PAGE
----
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WASHINGTON — U.S. Sens. Maria Cantwell and Patty Murray are taking another stab to make sales-tax deductions a permanent part of the tax code.

The two Washington Democrats, along with several other Senate colleagues, on Thursday evening introduced a bill seeking to end the frequent expirations — and subsequent renewals — for the tax break, which allows filers to subtract state and local sales taxes paid on their federal returns.

The change would most directly benefit residents in Washington and seven other states that do not have state income taxes: Alaska, Florida, Nevada, South Dakota, Tennessee, Texas and Wyoming. It also could reduce federal tax liability for taxpayers in other states who choose to claim sales-tax deductions in lieu of income taxes.

Cantwell, who sits on the Senate Finance Committee, has long pushed to make the sales-tax deductions permanent. So have Murray and most other members of the state’s congressional delegation. Sen. Dean Heller, Republican of Nevada, is a lead co-sponsor of the latest legislation. Senate Minority Leader Harry Reid of Nevada signed on as a co-sponsor Friday.

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Taxpayers were allowed to claim sales taxes to reduce their federal taxes until Congress repealed the law in 1986. In 2004, Cantwell and other lawmakers helped get it restored, subject to annual renewals. Since then, Congress let sales-tax deductions expire in 2007, 2009, 2011, 2012 and 2013, only to renew it retroactively months or even a year later.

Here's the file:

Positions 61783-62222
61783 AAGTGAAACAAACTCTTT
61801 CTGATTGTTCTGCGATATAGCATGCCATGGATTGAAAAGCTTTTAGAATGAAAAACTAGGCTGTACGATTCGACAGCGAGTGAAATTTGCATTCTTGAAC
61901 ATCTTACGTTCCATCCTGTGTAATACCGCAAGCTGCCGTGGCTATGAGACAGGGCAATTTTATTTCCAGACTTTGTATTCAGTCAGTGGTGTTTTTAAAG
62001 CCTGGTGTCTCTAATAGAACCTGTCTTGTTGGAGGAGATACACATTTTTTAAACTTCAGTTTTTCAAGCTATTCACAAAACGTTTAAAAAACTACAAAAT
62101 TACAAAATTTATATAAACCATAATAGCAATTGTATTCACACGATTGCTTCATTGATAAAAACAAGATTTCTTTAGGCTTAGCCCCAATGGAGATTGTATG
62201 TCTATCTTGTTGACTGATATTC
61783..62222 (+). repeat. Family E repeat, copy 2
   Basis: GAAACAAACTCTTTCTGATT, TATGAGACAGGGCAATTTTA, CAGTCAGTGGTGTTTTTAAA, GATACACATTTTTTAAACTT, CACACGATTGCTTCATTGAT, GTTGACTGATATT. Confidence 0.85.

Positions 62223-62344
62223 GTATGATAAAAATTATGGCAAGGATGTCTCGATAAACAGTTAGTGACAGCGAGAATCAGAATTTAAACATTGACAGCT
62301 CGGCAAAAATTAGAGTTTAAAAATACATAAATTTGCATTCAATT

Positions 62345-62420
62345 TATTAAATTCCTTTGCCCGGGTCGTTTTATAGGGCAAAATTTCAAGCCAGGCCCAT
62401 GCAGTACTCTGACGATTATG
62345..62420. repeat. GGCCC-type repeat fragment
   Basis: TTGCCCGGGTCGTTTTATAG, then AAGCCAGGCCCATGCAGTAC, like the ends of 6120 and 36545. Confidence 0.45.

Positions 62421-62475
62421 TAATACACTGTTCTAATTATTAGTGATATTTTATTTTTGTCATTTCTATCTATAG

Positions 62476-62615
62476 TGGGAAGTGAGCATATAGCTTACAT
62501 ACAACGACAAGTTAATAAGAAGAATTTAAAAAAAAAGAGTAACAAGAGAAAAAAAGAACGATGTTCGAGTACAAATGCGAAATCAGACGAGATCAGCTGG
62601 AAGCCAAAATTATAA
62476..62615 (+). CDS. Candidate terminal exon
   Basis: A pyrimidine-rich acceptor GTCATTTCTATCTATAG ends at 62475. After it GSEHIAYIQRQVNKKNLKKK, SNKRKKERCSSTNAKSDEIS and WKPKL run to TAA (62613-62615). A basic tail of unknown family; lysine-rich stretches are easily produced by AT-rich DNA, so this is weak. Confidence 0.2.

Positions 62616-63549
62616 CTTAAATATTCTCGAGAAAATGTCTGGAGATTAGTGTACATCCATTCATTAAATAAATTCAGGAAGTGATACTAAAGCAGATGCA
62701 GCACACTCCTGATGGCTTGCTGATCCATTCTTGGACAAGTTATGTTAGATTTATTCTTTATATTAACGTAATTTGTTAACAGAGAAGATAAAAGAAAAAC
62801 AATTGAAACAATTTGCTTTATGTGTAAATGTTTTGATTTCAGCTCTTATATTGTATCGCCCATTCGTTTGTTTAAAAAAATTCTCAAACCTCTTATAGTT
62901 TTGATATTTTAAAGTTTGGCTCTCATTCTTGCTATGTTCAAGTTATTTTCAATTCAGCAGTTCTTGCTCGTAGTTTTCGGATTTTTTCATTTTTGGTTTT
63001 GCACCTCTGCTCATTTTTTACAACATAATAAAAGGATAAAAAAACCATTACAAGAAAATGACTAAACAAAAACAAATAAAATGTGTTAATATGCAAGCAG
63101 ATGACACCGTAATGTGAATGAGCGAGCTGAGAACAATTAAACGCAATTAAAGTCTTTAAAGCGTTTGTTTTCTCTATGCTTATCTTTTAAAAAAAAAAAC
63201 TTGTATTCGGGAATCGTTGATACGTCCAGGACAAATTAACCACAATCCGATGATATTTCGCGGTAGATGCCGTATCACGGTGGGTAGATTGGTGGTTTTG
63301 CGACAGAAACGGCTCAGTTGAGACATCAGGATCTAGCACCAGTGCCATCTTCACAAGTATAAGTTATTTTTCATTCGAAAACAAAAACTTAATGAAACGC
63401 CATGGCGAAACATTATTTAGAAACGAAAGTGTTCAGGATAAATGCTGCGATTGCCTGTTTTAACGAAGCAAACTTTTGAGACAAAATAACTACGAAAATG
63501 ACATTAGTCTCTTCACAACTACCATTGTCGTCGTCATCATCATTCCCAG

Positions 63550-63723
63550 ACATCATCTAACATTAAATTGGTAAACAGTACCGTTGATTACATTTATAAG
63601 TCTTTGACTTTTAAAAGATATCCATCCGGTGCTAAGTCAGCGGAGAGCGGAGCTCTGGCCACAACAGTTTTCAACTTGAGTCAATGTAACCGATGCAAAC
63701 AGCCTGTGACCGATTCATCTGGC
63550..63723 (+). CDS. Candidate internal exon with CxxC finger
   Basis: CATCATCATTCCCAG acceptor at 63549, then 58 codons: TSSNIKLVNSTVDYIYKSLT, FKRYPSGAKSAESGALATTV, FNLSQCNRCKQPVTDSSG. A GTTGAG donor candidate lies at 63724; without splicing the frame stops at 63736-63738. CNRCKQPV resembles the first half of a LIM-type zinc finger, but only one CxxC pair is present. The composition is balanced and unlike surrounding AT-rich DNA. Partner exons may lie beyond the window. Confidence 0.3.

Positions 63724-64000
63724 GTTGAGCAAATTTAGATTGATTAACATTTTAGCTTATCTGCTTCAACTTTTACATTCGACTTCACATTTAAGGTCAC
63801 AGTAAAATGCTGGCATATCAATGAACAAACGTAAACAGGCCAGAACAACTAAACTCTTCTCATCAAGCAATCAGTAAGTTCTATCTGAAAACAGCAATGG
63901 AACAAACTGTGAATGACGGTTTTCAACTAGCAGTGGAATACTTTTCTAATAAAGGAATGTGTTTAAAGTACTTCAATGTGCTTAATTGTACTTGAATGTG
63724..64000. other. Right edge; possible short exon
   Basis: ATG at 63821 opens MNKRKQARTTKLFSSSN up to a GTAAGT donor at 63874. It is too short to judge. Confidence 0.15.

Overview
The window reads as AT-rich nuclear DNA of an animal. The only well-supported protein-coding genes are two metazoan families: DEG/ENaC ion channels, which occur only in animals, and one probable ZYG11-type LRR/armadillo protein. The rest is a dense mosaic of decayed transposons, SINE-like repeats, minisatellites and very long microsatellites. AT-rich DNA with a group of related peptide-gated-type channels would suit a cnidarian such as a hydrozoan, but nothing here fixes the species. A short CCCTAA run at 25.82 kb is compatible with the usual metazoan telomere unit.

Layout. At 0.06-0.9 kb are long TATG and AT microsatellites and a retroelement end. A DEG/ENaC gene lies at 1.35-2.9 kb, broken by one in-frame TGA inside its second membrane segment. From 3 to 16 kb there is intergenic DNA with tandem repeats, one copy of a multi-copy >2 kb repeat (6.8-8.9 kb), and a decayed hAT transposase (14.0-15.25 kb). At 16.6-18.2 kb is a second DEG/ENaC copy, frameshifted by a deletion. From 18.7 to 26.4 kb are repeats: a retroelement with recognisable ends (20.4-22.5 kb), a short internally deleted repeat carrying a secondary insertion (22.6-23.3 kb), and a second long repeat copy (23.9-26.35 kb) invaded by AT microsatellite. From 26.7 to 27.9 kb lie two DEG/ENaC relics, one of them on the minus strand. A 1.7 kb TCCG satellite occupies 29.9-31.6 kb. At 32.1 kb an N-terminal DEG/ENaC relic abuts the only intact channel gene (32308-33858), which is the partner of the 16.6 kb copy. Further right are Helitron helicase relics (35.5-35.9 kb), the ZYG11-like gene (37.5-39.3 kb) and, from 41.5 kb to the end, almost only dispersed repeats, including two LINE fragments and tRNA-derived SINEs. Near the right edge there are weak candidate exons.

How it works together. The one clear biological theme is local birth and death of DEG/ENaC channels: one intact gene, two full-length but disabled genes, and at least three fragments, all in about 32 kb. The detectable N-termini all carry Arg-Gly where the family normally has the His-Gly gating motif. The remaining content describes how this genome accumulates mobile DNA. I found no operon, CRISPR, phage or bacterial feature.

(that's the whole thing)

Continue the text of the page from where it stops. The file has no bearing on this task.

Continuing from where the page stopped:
The lapses have bedeviled taxpayers and made it difficult to plan for big-ticket purchases. In 2012, about 900,000 filers in Washington took advantage of the sales-tax deductions, lowering their tax bill by an average of $602.

“It is time to permanently correct this inequity in the tax code and provide certainty for Washington taxpayers,” Cantwell said in a statement. “Taxpayers shouldn’t have to guess every year whether they will be able to claim this deduction. This is a matter of tax fairness for 11 million taxpayers nationwide — and it’s time for Congress to act.”

Prospects for the bill’s passage may be uncertain if it gets rolled into an overhaul of the tax code. New Senate Majority Leader Mitch McConnell and House Speaker John Boehner have said tax reform would be a priority for the 114th Congress. But their plan to lower both the corporate and individual tax rates could force the elimination or reductions for a host of tax breaks, including for mortgage interest and charitable contributions.

The sales-tax deduction is estimated to cost the U.S. Treasury $3.1 billion in revenue over 10 years.

Kyung Song: 202-383-6108 or ksong@seattletimes.com Twitter @KyungMSong